Stokes, Jonathan W. The Thrifty Guide to …: A Handbook for Time Travelers. Illus. by David Sossella. Viking, $13.99. Ages 9-14.
This hilarious series makes history palatable in a pretense of being a tour guide produced in the 22nd century beginning in 2163. Each volume is black and white with a predominant color highlighting headlines, drawings, and maps. Boxed biographs are headed, “People to Have Lunch With,” and “Helpful Hints” give practical guidelines showing how the parts of the era function. Detailed footnotes give either additional information or break up the seriousness with humorous bits about the business owner, Finn Greenquill, and his peculiarities.
Verdict: The histories are factual, sometimes debunking the “hero” aspect of past historical figures. Upcoming books are Ancient Greece and Medieval Times.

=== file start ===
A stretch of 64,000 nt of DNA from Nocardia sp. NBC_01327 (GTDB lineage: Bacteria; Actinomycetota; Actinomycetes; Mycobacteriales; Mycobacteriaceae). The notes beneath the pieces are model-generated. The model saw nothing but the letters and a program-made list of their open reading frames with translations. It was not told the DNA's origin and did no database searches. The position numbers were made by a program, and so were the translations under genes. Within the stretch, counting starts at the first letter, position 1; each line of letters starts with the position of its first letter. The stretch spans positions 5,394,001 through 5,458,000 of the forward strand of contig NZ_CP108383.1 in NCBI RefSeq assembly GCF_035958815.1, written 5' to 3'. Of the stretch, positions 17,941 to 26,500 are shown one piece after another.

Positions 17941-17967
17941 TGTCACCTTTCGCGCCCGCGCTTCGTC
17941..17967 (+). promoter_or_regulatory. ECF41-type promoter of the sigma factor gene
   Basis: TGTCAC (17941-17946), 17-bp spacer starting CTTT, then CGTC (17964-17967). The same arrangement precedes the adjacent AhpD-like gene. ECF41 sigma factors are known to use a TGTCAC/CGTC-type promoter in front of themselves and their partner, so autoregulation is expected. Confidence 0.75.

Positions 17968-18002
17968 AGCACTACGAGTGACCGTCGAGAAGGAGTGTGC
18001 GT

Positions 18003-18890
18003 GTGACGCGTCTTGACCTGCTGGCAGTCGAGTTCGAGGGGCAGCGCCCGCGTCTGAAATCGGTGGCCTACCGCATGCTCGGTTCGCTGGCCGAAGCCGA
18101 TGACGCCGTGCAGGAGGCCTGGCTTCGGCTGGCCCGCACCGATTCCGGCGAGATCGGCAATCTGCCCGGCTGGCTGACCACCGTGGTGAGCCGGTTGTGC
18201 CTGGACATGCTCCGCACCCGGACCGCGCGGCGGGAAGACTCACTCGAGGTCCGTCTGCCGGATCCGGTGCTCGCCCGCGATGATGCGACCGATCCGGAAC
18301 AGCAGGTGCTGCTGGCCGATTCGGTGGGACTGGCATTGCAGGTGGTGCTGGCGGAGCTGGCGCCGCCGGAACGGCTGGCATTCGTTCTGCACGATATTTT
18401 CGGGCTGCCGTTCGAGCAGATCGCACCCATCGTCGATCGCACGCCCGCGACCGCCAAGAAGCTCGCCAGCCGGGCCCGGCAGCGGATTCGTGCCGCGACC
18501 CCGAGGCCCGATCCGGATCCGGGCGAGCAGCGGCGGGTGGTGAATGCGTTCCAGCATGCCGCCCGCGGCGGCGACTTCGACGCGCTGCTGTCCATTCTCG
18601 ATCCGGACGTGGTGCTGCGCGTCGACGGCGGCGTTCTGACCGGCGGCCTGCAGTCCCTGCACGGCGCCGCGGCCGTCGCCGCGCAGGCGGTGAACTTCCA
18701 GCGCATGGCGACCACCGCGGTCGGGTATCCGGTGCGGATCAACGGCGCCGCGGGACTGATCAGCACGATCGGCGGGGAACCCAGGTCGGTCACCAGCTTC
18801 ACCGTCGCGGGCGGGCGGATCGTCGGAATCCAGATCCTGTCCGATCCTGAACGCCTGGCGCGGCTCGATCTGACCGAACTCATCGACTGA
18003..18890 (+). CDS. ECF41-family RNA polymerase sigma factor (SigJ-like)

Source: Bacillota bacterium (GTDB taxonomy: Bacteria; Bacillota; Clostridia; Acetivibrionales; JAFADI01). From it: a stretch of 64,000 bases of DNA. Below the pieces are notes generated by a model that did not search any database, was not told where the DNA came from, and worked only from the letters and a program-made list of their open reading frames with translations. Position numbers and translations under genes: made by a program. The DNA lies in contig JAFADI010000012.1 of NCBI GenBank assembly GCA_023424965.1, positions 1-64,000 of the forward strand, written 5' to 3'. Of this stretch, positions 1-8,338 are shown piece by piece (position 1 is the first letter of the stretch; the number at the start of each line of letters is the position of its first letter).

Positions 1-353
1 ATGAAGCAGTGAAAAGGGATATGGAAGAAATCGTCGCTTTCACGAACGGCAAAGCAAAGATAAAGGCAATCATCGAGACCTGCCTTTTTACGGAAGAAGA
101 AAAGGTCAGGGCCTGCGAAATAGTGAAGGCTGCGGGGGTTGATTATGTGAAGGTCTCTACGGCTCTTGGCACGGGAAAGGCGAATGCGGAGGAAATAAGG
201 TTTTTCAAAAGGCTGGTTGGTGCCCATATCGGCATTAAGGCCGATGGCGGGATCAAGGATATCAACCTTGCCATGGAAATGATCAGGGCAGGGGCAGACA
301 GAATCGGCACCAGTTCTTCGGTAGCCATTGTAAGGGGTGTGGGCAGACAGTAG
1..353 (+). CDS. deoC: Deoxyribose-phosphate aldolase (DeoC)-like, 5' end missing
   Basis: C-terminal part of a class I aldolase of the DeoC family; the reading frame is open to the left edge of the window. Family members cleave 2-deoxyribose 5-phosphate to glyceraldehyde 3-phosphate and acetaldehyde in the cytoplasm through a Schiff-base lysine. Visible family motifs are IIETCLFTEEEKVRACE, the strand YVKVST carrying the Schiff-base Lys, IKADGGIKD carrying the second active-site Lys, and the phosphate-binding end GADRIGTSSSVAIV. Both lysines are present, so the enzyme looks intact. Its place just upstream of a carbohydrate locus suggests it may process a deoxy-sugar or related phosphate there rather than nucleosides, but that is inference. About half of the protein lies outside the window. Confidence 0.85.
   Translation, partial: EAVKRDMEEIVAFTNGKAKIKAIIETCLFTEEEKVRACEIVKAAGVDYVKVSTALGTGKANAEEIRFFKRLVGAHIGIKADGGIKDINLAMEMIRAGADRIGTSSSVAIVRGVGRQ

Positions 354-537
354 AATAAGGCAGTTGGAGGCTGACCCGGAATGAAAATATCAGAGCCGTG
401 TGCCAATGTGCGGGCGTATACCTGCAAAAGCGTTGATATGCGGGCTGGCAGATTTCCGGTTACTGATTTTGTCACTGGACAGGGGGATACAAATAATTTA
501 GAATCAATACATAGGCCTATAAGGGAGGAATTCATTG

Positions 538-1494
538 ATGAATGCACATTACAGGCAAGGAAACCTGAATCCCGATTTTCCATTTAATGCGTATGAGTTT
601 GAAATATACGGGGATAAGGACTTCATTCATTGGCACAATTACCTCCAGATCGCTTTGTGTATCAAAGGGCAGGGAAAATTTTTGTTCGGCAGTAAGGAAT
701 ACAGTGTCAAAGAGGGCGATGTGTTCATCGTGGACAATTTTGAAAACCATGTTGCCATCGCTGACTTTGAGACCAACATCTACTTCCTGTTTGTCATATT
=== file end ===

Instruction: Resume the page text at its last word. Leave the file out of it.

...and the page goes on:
Ancient Rome. Viking, 2018. 128p. ISBN 978-0-451-47960-0. P8Q5
The slapstick approach of this volume may be intended to smooth over the incessant sensational violence, highlighted in red, from gladiators, barbarian hordes, beheadings, deaths from the volcano at Pompeii, etc. Verdict: Not my favorite in the series.
American Revolution. Viking, 2018. 137p. ISBN 978-0-451-47961-7. P8Q8
Time travelers are invited to dip into the dangerous adventures of the Revolutionary War between the Tea Party of 1773 and the culminating Battle of Yorktown in 1781. In historical information about the nation’s cows, the author describes, for example, the murders of 35 French Canadians under George Washington’s leadership when he was 21 that led to the French and Indian War and later the Seven Years’ War, conflicts that may have led to the Revolutionary War because the British needed tax money to pay for the wars. Interesting trivia include males’ wearing powdered wigs to cover up sores from syphilis. People to have lunch with include the black slave teenage poet Phyllis Wheatley, the black patriot Salem Poor, and Benjamin Franklin. Black/white highlighted with blue.
Verdict: More accessible than Ancient Rome.
January/February 2018 book review by Nel Ward.